Thursday, December 12, 2013
Over the long weekend, before the neighborhoods filled up with students on break from school, the dominant sounds and movements were what we mostly think of as silence and stillness: nature breaking out of winter and hurrying into spring.
I noticed it right away when I arrived at the little cottage I rent on a bay south of Maine. Though I had left early, my tires crackling the sprinkling of crackling sleet still on the ground from the night before, the cold dissipated almost imperceptibly as the sun came up and I drove down the coast, past Kittery and Portsmouth. By the time I was south of Boston it felt as if I had traveled across weeks of time into a different climate zone.
I had meandered in my travel, taking the long way around the day, arriving as evening was coming on. I opened the car door to the trilling peal of the peepers in the wetlands, a reliable sign of spring recorded in my catalog of memories here. The songbirds were still at it -- working the landscape for food and mates and nesting sites -- though dark was headed their way. I could pluck them out of the gloaming like tones struck by a bell choir -- the robins' cheery trill, red-winged blackbirds guarding their nests with territorial calls that sound like a rusty gate hinge, the cardinals' unmistakable measure of a mate, who-it, who-it, whit, too, too, too.
I did all the usual weekender's tasks, hastily clearing the car of more items than needed to be packed for such a brief stay, unloading groceries that I wouldn't need and that would be repacked in 48 hours for the trip back home to Maine.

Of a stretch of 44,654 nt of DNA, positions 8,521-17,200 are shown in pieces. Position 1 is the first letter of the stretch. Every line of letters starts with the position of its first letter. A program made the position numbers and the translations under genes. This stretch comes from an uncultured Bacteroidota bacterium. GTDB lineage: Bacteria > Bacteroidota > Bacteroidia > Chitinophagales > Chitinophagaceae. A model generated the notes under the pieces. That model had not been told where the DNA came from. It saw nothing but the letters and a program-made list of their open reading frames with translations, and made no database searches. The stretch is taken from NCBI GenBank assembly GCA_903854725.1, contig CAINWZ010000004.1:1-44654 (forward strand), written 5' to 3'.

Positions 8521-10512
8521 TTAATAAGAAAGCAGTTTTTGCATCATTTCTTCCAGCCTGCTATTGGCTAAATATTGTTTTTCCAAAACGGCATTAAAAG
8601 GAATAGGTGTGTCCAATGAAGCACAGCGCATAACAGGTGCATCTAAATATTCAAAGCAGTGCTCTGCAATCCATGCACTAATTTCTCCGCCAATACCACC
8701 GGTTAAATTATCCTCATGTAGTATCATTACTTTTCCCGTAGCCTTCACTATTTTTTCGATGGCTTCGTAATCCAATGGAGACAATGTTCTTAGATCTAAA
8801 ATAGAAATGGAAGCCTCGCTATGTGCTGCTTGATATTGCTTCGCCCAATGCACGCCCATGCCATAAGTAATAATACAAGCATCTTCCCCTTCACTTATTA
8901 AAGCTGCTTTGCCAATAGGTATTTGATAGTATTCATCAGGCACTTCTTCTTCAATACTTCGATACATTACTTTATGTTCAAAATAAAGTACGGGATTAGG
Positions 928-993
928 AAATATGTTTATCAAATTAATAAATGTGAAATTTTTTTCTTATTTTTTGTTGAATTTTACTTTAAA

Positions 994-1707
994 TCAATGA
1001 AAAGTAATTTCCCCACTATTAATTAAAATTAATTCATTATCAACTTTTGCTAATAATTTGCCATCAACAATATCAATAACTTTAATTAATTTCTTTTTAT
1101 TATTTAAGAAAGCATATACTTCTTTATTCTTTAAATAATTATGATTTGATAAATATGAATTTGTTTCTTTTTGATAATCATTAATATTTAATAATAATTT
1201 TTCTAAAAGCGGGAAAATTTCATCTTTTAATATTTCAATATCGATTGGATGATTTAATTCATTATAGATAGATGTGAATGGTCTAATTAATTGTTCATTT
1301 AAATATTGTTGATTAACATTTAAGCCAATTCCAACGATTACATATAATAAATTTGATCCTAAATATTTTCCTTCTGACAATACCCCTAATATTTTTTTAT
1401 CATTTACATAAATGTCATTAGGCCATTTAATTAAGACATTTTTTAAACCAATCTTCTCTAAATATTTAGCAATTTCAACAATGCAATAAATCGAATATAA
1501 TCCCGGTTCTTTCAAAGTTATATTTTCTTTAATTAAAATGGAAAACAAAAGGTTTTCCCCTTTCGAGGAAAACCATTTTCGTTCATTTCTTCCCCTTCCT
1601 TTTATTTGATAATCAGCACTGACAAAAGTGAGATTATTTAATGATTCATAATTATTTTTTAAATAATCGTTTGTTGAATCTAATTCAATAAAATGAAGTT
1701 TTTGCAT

The dog sat down in the gravel next to the mailbox, her sentinel seat, and resumed watch over the little world of the bog that was carrying on just fine without us. But we had migrated back, like the blackbirds, and had our assigned place. So in thanks and out of habit, we occupied it.
A neighbor saw me doing my metronomic walk from the car down to the bog and into the cottage, then swinging back up the pebble path to the street. After a time my cadence was slowing, my work almost done, when the phone rang, and she welcomed me back with an offer of dinner. By then it was almost fully dark.
I attended to the last few duties, mixing canned and dry dog food for the retriever's meal, checking the basement for any residual spring flooding -- there was none -- and smoothed the wrinkles of the day out of my cotton blouse, topped my tousled outfit off with a sweater and strode out under the soft glow of a single street light to the porch a few doors down the road.
It wasn't until morning, when I had to lug a load of laundry outside and around the cottage to the bulkhead that opens to the cellar, that I got a full sense of spring setting things in order once again after the long cold winter. I had loaded the washer and left it churning, making my way out of the basement, when I noticed that something on the far wall was out of whack. Where only garden tools lay in a horizontal plane, something vertical was poking upward.
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